College & Beyond

Common App 150

Common Application Question

“In the space provided below, please elaborate on one of your activities (extracurricular, personal activities, or work experience) (150 words or fewer).”

First Draft:

Hands interlocked, ring finger tapping steadily on its opposing knuckle. The girl ahead of me is almost finished with her piece; I only have about 30 seconds before I perform. Beads of perspiration find each other on a common string and form a veil over my forehead. No, I’m ready. I’m ready. I force the fear into adrenaline. I know my piece is as close to flawless as it is ever going to be. The last reverberations of her piece still echo as she takes a short bow and a quick smile, and proceeds down the steps. My turn.

This is the senior’s first draft. I notice that she has a great command of language, and yet what do we really get to know about her? If I were reading this as an admissions director, I would learn that she’s nervous, anxious…that she perspires profusely…and that she is trying to talk herself into being confident about her performance. The only person actually playing the piano is another girl because the essay stops short, ending with “My Turn.” This student is a brilliant pianist, who plays in audition-only performing groups. She just needed to begin her 150-word answer with “My Turn” instead of ending with it.

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Final:

The last reverberations of the pianist’s piece echo as she bows and proceeds down the steps. My turn. I picture in my mind the chromatic scales, the appoggiaturas and arpeggios I have worked tirelessly to perfect. I strike the first chord. From there, it is effortless – my fingers have memorized the rhythms and patterns of the composition: every fermata and trill come to life in a flourish of hand motions and quick phrasing. I hunch over the keys to play the soft and slow exposition, before bursting into a full bodied power scale: head tilted back, elbows to the sides, arms stretched like wings to accommodate the sheer force needed to perform the thunderous march. As the last notes approach, I play faster, louder; the music races, whirls, strengthens— suddenly, a breath; I lift my hands for a silent beat before placing them for the last, lingering chord. I close my eyes, still absorbed in the music—the applause just a buzz.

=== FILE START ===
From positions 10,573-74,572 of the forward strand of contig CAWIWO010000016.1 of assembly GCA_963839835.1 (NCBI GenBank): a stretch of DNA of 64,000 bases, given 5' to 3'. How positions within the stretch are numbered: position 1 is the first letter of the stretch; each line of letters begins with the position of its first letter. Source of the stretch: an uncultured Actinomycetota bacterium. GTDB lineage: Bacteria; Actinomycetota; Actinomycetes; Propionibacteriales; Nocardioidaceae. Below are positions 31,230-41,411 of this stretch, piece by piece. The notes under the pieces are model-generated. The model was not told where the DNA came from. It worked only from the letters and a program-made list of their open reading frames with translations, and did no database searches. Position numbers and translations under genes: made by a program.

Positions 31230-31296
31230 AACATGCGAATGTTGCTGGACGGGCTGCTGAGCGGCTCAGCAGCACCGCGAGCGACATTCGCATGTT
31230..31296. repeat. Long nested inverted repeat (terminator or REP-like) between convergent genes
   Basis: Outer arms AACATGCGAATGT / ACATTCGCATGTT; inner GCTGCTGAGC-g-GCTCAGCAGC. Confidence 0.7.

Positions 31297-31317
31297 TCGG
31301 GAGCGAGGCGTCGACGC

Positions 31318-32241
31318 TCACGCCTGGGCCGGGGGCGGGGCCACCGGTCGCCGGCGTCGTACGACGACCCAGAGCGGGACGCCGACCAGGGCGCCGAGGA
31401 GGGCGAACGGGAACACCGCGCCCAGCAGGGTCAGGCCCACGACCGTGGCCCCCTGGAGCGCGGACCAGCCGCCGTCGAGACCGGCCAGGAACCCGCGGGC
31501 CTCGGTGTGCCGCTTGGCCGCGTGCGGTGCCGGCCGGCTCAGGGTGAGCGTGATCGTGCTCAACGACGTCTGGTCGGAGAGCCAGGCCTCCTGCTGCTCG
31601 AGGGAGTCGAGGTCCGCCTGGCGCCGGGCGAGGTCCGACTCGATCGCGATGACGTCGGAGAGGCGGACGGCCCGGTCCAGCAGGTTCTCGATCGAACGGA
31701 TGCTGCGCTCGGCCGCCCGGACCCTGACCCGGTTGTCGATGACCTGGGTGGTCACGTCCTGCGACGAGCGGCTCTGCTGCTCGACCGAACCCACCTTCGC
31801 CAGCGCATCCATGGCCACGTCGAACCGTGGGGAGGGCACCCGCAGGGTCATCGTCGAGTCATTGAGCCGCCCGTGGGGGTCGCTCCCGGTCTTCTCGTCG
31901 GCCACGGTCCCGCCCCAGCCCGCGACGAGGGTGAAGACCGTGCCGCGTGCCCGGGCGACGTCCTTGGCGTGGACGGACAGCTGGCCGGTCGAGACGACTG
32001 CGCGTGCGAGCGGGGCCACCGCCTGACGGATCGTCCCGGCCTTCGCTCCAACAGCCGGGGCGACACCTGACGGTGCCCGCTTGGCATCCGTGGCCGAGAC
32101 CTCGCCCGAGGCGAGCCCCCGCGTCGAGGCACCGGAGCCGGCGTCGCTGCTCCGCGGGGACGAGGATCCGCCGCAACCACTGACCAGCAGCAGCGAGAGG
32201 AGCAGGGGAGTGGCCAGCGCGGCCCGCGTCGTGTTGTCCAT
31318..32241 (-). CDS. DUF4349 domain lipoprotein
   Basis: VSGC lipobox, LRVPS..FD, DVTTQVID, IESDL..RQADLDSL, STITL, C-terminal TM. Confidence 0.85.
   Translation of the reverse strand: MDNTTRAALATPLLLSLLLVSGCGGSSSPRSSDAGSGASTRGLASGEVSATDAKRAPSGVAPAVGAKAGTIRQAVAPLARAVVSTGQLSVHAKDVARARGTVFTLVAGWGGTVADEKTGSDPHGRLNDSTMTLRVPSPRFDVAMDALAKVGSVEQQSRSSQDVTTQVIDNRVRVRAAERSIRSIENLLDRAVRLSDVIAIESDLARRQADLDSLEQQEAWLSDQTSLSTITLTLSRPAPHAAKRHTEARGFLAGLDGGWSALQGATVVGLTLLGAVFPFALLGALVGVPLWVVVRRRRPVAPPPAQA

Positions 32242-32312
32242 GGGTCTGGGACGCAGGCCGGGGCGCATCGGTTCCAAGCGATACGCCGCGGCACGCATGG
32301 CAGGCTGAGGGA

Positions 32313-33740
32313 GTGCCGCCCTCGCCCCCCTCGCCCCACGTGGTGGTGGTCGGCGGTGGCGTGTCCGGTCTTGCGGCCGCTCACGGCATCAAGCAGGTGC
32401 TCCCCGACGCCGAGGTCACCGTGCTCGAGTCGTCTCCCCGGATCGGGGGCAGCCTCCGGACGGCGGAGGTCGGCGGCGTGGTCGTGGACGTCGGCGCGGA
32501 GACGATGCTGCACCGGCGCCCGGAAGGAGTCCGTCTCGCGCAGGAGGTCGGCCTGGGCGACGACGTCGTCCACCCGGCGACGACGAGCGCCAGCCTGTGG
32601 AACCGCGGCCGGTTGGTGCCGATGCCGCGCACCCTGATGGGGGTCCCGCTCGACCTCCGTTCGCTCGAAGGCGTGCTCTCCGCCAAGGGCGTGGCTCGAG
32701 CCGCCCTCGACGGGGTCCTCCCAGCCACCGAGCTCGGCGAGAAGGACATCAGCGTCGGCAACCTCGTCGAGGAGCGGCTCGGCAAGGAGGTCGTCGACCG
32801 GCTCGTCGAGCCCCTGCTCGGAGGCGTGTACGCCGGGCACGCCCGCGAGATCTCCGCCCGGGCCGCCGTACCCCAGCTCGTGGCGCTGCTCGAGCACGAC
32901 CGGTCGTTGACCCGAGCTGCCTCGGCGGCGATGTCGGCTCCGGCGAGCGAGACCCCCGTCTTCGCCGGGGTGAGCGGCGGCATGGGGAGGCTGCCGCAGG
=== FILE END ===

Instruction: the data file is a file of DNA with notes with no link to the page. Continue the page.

What I love about the final version is that it captures the artistry of her music and her talent. She doesn’t tell us directly that she is passionate about playing the piano; by showing us, the reader feels her intense emotion. When I read her words, I feel as if I am playing right there alongside of her because the word choice and the placement creates a rhythm of its own. For instance, she is playing a flurry of notes with increasing strength, and then the dash slows the reader down: “suddenly, a breath.” The reader pauses with the pianist, ready for the last chord. As the pianist is absorbed in her world, not playing for audience approval, but for her own soul, the reader is left breathless.